Kingfishers are among the most beautiful birds in the world. The small birds are so eye-catching that the ancient Greeks wove them into their mythology. To this day, in fact, Halcyon days are celebrated in Greece. Halcyon days last about a week and make up the promised period of calm winter weather, granted to a kingfisher by Zeus himself.
So what makes these birds so stunning? Well, they’re on the smaller side, which immediately increases the cute factor. But they also have vivid plumage in a wide range of colors. Though the most common color for a kingfisher is blue, they can also be cream, yellow, black, red, pink, purple, green, brown, or orange.
There is, however, a catch. Despite their adorable appearance, they’re actually vicious predators. As their name suggests, kingfishers are adept hunters.
In addition to the typical prey of a small bird, such as worms, centipedes, and insects, the brightly colored carnivores will also eat frogs and snakes. They’ve even been known to make a meal of mammals and other birds when the opportunity presents itself.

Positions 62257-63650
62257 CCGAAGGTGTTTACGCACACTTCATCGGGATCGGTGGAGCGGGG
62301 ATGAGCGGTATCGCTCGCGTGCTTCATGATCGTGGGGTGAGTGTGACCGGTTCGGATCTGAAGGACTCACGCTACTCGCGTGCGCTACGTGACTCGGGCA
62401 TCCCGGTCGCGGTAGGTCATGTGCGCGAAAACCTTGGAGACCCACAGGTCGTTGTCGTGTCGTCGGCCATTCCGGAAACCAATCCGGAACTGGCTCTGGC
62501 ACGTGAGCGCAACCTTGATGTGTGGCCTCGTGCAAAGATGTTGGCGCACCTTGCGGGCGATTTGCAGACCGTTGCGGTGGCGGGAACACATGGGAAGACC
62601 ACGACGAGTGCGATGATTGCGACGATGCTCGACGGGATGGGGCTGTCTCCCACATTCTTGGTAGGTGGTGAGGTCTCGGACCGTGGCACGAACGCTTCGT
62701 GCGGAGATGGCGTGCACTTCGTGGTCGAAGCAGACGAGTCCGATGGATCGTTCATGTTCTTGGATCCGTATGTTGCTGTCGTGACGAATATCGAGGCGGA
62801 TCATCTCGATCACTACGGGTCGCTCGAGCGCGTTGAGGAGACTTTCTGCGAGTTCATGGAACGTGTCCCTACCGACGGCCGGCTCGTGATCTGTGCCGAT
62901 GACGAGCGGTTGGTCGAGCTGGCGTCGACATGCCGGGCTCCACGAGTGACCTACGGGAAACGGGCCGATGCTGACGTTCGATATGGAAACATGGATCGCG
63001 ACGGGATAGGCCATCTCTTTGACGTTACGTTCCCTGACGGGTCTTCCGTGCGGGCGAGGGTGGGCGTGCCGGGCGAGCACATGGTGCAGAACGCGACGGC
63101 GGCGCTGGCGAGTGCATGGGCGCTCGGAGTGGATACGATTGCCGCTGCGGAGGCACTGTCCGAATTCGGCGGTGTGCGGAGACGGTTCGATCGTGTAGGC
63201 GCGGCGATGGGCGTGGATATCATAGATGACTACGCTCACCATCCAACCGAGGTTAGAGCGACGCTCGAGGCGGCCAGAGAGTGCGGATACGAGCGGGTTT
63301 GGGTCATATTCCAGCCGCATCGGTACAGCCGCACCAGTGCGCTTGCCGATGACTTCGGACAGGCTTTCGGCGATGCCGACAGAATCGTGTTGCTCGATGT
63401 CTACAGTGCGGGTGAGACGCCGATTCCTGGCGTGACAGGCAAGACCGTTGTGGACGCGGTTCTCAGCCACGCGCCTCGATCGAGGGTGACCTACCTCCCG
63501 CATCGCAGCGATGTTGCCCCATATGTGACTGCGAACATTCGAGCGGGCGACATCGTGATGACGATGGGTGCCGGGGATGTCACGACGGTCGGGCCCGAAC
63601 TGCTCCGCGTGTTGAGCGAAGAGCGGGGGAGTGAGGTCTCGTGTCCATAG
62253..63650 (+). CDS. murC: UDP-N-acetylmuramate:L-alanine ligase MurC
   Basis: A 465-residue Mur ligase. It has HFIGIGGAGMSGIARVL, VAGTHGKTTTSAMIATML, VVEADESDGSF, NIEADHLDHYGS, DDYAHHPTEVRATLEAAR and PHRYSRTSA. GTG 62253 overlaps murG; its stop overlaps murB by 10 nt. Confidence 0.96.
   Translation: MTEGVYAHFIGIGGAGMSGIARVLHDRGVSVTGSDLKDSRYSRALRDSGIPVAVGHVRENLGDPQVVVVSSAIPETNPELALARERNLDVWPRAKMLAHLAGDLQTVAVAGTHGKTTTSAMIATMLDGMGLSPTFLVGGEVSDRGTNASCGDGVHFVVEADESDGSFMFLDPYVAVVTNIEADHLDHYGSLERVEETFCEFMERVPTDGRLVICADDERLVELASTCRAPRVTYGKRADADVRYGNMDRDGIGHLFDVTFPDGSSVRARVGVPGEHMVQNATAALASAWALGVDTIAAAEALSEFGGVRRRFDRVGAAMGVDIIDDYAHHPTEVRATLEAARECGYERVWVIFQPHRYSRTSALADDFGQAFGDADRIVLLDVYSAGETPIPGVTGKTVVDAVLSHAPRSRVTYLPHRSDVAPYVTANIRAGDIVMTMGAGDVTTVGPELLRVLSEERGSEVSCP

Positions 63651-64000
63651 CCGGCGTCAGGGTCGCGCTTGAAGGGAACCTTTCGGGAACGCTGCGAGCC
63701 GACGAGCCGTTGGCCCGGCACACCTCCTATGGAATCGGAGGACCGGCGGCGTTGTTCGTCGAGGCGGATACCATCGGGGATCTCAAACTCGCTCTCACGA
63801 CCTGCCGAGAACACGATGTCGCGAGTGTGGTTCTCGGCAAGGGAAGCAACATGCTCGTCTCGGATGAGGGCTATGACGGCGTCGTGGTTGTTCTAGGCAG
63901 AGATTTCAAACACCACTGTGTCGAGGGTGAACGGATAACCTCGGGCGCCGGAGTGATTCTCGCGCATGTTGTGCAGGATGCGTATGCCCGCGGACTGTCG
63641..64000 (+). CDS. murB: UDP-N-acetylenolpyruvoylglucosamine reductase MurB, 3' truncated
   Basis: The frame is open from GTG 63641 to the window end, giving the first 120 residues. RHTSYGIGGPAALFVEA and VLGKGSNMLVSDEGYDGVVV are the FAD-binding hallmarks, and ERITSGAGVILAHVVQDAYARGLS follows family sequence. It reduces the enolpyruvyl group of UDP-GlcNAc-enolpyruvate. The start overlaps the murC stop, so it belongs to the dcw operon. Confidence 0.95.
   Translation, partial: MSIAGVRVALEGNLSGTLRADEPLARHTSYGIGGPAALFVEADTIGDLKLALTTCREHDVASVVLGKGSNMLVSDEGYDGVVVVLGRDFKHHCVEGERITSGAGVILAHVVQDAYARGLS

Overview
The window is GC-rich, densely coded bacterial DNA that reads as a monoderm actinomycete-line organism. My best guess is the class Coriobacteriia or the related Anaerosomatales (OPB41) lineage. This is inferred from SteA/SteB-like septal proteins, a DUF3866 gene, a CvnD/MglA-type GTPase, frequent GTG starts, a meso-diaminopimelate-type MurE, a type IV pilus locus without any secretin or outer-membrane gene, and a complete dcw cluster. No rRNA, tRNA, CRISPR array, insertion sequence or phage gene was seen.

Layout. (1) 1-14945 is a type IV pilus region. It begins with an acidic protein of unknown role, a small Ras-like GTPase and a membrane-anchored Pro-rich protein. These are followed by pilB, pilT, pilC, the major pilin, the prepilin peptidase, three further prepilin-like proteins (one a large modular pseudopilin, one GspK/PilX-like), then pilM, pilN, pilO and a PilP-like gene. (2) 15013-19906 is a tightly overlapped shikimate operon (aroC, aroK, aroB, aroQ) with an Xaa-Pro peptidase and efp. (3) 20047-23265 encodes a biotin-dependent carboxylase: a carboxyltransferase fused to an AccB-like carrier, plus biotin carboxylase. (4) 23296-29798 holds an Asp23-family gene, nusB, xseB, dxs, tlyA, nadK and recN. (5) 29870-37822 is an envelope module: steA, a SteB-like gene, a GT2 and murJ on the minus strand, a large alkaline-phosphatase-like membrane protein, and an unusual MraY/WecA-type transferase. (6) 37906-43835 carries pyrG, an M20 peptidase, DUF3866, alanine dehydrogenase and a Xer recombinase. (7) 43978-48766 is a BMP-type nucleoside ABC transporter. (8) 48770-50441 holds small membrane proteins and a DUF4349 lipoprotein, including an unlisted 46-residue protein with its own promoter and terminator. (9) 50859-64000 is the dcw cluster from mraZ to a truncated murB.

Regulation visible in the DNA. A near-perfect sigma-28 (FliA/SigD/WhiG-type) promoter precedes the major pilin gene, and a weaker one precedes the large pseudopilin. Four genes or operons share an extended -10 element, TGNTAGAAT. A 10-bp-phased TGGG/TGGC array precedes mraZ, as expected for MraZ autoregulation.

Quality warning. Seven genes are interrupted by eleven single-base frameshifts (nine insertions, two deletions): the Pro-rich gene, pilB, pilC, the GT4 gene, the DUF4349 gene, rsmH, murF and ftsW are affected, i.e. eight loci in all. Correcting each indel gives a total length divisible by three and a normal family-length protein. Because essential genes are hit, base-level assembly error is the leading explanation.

But a kingfisher’s favorite meal? Fish, of course. The kingfisher will wait on its perch until it spots a meal. It then swoops down, snatching its chosen prey into its razor-sharp beak before returning to the perch to eat.
And if it manages to snatch a particularly big fish? No problem. It will simply bash the fish on its perch to break its bones and spines before swallowing it down.
Kingfisher Snatches a Fish So Fast You Have to Watch It in Slow Motion
On top of being ruthless predators, kingfishers are also fast flyers. Now, they’re not quite as quick as their fellow brightly colored avian, the hummingbird, which is capable of reaching speeds of over 60 MPH. They can, however, zip down to take their prey at 25 MPH, plenty fast enough to snag a fish before it realizes it’s about to become lunch.
If 25 MPH doesn’t seem all that fast, seeing it in action should change your mind. A recent post on the Nature is Metal Instagram page features a red and yellow kingfisher darting into a miniature pond. The tiny bird is moving so fast, however, that it’s difficult to tell what happened. Did it fall? Did it hit the side of the bowl?
The video then goes into slow motion, at which point it becomes clear that it wasn’t an accident at all. The kingfisher darted into the frame, snatched a small fish from the pond while expertly shifting its body to avoid smashing into the wall, then turned and took off, presumably back to its perch, to enjoy its captured meal.